Chairs were set up around the reading room with the pictures of hostages attached to their backs. We had a meeting with our Jerusalem-based colleagues and we heard about the library’s commitment to document the horrors of the 7th of October as completely and sensitively as possible. Our Israeli colleagues wanted to know about the situation on our campuses. As I walked around this wonderful new space I marveled at how it was filled with so many people and then a friend told me: people do not want to be alone.

People are broken, their lives are upside-down, but life goes on. 

Mahaneh Yehudah, known as the Shuk, or marketplace, was full again. I noticed many young people doing what young people do. They were back from the war. Couples walked down the street, hand in hand, their rifles slung down their backs on a cloudy Friday afternoon.

I left with a sense of the power of the Jewish people to come together and to create something beautiful out of their collective pain. I also sensed how heavy that pain is and how the average Israeli seems to not be able to think beyond the present.

At the end of our time together, we were not exactly sure how our group would work on the big issues that inspired the project and that are still burning topics for us: the future of the humanities, the place of Jews and Jewish Studies in the American academy, the connection between Israel and Diaspora Judaism and so much more. We discussed student-to-student collaborations, partnering with the different schools we visited, and creating a network of professors who could review tenure files and grant applications for those Israeli scholars who have been shut out through the “soft” boycott of their work. However, the most concrete lesson I hope I learned was the power of showing up. Of bearing witness. Of being present and listening. Of calling our friends back in Israel — of sending them silly WhatsApp messages and letting them know that they are not alone.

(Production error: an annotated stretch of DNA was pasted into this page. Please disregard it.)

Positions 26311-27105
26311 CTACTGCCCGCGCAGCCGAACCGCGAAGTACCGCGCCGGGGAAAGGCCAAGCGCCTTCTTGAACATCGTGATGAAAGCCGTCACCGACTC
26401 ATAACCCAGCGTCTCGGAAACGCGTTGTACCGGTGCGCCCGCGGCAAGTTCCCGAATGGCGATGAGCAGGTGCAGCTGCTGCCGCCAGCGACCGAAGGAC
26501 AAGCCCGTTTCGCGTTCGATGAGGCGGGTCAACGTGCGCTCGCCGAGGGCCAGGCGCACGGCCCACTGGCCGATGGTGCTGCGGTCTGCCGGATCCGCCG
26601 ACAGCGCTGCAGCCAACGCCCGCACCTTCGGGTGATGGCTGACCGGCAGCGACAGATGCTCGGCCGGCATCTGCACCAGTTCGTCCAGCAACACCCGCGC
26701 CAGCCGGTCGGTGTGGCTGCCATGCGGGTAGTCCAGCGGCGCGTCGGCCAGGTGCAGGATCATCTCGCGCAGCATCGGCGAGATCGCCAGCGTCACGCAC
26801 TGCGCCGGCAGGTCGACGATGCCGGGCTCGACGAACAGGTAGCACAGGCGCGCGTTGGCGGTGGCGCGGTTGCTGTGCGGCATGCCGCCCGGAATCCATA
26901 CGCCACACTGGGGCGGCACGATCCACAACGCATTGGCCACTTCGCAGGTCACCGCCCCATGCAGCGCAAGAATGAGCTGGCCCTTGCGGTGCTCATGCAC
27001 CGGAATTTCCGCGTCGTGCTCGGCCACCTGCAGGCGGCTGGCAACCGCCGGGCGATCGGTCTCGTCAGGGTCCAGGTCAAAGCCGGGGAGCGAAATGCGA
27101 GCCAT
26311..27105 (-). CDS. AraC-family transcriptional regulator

About the Author
Ronnie Perelis is the Chief Rabbi Dr. Isaac Abraham and Jelena (Rachel) Alcalay Associate Professor of Sephardic Studies at Yeshiva University and the director of the Rabbi Arthur Schneier Program for International Affairs of Yeshiva University. Prof. Perelis explores the complex relationship between Iberian and Jewish culture in his scholarship and teaching. Perelis believes that the past can inform and energize the present.